United Nations Secretary-General Ban Ki-moon has been handed the report of experts he appointed a few months ago to examine and assess new information relating to the tragic death of Dag Hammarskjöld, and his party.
The second Secretary-General of the United Nations, Mr. Hammarskjöld served from April 1953 until his death in a plane crash in September 1961. At the age of 47 years, he is the youngest to have held the post and was awarded a posthumous Nobel Prize.
“The Secretary-General is pleased to announce that the Independent Panel of Experts…has now submitted its report on its findings, conclusions and recommendations,” said a statement issued by Mr. Ban’s spokesperson in New York.
In March 2015, the Secretary-General appointed Mohamed Chande Othman, the Chief Justice of Tanzania, to head the Panel. The other two members are Kerryn Macaulay, Australia’s Representative on the Council of the UN International Civil Aviation Organization (ICAO), and Henrik Larsen, a ballistics expert at the National Center of Forensic Services in the Danish National Police.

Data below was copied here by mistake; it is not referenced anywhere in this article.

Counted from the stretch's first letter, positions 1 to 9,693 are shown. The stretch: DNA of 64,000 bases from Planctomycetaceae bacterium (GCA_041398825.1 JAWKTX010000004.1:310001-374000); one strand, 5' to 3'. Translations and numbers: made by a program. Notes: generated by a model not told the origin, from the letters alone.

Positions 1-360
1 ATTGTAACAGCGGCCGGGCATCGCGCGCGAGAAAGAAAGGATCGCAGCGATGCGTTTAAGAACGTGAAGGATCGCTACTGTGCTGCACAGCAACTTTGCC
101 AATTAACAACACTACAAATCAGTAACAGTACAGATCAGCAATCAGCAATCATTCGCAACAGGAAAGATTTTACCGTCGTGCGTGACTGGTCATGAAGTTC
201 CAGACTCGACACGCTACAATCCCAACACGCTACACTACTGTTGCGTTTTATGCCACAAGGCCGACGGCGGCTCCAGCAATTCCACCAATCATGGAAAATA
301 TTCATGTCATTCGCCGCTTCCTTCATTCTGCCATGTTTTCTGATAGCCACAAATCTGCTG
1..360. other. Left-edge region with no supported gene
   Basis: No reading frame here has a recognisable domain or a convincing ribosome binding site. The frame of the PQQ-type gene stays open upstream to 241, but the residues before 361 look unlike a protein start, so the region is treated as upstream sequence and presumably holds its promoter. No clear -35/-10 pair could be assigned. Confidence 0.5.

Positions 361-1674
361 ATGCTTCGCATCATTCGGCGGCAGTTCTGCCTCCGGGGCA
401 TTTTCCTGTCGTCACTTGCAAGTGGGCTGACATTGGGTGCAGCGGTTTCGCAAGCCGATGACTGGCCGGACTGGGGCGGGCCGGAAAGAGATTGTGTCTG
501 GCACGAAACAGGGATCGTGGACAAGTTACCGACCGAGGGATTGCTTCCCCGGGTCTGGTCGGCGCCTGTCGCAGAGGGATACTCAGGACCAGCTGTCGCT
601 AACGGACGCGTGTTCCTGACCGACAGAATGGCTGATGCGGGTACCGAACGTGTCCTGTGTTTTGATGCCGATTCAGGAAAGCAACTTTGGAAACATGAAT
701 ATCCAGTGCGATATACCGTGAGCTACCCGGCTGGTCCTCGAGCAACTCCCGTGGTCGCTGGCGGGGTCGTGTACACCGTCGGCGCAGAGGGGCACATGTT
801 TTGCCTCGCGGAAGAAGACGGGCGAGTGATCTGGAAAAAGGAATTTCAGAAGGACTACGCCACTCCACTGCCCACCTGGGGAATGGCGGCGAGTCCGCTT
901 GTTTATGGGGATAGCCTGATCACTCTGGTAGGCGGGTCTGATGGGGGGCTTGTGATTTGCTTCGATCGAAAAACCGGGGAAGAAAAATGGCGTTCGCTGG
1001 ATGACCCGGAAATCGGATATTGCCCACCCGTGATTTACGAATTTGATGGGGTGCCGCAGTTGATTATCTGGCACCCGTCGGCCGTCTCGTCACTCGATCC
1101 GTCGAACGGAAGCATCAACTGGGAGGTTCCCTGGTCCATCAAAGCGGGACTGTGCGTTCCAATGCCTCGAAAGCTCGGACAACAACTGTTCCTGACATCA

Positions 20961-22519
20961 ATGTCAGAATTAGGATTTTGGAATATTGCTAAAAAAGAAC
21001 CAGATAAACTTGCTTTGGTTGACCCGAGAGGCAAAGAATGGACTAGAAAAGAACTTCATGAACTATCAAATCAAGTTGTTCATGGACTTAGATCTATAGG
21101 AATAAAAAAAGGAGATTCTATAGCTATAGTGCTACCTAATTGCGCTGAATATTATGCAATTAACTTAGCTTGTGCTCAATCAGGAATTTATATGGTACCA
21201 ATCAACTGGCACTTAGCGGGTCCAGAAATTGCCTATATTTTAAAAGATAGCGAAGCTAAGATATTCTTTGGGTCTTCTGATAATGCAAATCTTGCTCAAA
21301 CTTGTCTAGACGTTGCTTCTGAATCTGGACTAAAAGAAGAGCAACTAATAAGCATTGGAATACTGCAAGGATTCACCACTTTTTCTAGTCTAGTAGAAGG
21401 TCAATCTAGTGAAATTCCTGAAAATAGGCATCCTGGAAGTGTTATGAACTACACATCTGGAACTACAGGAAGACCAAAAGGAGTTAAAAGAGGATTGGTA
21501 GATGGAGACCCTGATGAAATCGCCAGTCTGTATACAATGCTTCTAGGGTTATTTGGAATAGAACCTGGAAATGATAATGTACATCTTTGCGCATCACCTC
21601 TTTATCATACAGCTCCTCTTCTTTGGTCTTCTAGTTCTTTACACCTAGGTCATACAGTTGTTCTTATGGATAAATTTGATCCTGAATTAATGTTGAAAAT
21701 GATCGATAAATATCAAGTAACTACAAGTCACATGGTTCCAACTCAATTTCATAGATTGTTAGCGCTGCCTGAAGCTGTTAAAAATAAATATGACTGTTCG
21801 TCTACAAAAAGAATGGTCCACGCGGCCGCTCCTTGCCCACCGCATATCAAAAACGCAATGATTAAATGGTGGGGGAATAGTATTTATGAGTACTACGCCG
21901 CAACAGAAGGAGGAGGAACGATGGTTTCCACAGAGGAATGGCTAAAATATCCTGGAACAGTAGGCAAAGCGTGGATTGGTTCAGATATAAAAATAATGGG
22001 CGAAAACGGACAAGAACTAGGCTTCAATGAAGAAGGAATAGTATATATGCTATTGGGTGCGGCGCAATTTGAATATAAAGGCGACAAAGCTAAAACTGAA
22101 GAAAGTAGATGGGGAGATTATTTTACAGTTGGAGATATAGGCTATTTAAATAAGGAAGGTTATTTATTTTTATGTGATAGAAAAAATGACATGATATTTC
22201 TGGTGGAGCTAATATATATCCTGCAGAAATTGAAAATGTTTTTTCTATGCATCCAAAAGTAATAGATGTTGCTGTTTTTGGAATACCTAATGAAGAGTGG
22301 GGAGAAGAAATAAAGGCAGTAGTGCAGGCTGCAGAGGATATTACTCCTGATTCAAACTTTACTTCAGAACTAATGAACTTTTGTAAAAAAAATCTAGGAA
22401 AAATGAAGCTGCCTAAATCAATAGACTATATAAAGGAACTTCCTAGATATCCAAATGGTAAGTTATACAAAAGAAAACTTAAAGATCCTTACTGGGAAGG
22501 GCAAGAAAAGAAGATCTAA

“The [UN chief] wishes to thank them for their important contribution to the ongoing search for the truth about the conditions and circumstances related to the tragic death of…Dag Hammarskjöld, and the members of the party accompanying him on that fateful night of 17-18 September 1961,” reads the statement.
The Panel, says the spokesperson, visited Zambia to meet with new witnesses and gathered additional new information from Member States and other sources, including national and private archives in Belgium, Sweden and the United Kingdom.
“The Secretary-General will study the report carefully and expeditiously, and, subject to any considerations of a medical or private nature, will make the report of the Panel, as well as his own assessment and options on the way forward, available to Member States and the public as soon as possible,” adds the statement.